Excerpts from the The Compendium of the Social Doctrine of the Catholic Church on the rights of the Child.
Additional Teaching on Human Rights and the Rights of the Child
See excerpts on Human Rights from Chapter 3, THE HUMAN PERSON AND HUMAN RIGHTS.
Full Chapter 5 The Family, the Vital Cell of Society
Chapter 5, THE FAMILY, THE VITAL CELL OF SOCIETY
III. THE SOCIAL SUBJECTIVITY OF THE FAMILY
b. The family is the sanctuary of life
235. The desire to be a mother or a father does not justify any “right to children”, whereas the rights of the unborn child are evident. The unborn child must be guaranteed the best possible conditions of existence through the stability of a family founded on marriage, through the complementarities of the two persons, father and mother. The rapid development of research and its technological application in the area of reproduction poses new and delicate questions that involve society and the norms that regulate human social life.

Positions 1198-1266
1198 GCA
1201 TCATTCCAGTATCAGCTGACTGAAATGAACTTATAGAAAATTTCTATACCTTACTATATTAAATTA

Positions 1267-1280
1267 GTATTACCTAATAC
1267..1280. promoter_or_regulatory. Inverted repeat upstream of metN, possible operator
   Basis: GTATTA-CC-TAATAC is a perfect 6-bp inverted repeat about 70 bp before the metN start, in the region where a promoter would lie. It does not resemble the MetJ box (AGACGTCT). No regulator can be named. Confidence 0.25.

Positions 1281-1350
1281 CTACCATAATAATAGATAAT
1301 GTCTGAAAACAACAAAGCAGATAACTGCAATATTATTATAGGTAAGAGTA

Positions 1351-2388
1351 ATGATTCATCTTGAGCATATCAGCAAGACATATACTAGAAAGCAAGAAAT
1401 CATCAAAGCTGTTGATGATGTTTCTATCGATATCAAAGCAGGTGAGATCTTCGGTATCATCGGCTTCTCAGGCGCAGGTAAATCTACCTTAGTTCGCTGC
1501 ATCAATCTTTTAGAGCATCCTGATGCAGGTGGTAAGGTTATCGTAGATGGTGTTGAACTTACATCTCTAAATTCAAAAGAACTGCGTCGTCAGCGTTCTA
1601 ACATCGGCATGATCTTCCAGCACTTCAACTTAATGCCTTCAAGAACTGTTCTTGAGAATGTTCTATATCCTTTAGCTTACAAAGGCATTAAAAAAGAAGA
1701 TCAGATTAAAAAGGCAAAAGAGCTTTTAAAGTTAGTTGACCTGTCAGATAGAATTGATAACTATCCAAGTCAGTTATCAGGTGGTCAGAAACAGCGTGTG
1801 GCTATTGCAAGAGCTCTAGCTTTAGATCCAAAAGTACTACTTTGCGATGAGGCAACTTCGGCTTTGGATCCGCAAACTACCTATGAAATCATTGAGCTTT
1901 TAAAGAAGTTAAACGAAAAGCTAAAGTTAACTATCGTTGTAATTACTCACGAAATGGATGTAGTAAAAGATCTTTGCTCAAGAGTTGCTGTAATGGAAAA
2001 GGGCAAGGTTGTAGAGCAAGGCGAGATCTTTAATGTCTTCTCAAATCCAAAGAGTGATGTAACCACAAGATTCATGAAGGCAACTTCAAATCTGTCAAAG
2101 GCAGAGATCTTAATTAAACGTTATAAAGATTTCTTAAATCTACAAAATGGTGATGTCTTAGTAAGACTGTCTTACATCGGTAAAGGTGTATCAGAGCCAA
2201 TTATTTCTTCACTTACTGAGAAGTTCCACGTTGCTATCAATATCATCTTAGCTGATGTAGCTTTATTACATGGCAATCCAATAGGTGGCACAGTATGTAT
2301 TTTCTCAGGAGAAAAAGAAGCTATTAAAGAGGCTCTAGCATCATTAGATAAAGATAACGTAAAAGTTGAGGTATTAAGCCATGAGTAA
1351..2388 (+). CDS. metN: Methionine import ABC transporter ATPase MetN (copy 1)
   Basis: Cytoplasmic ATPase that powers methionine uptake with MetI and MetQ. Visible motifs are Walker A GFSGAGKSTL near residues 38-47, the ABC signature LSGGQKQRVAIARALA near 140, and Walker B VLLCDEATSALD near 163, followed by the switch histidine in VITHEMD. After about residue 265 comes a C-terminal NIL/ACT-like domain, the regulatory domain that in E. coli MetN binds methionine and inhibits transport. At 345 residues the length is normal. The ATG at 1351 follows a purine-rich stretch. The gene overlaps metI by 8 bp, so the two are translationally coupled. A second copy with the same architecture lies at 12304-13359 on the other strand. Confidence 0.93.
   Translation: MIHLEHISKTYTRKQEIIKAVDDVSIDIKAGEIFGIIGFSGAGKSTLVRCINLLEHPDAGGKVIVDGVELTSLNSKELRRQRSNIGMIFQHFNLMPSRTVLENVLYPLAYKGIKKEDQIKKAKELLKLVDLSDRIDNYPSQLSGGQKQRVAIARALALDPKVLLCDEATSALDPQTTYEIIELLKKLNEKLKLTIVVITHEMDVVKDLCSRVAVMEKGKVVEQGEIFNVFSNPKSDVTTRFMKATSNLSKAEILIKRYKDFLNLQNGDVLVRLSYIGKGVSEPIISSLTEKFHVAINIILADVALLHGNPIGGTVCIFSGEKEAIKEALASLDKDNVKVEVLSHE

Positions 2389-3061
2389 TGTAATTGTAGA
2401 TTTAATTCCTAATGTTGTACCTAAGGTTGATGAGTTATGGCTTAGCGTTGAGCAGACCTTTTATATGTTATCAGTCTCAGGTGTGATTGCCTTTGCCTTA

It must be repeated that the ethical unacceptability of all reproductive techniques — such as the donation of sperm or ova, surrogate motherhood, heterologous artificial fertilization — that make use of the uterus of another woman or of gametes of persons other than the married couple, injuring the right of the child to be born of one father and one mother who are father and mother both from a biological and from a legal point of view. Equally unacceptable are methods that separate the unitive act from the procreative act by making use of laboratory techniques, such as homologous artificial insemination or fertilization, such that the child comes about more as the result of an act of technology than as the natural fruit of a human act in which there is a full and total giving of the couple. Avoiding recourse to different forms of so-called “assisted procreation” that replace the marriage act means respecting — both in the parents and in the children that they intend to generate — the integral dignity of the human person. On the other hand, those methods that are meant to lend assistance to the conjugal act or to the attainment of its effects are legitimate.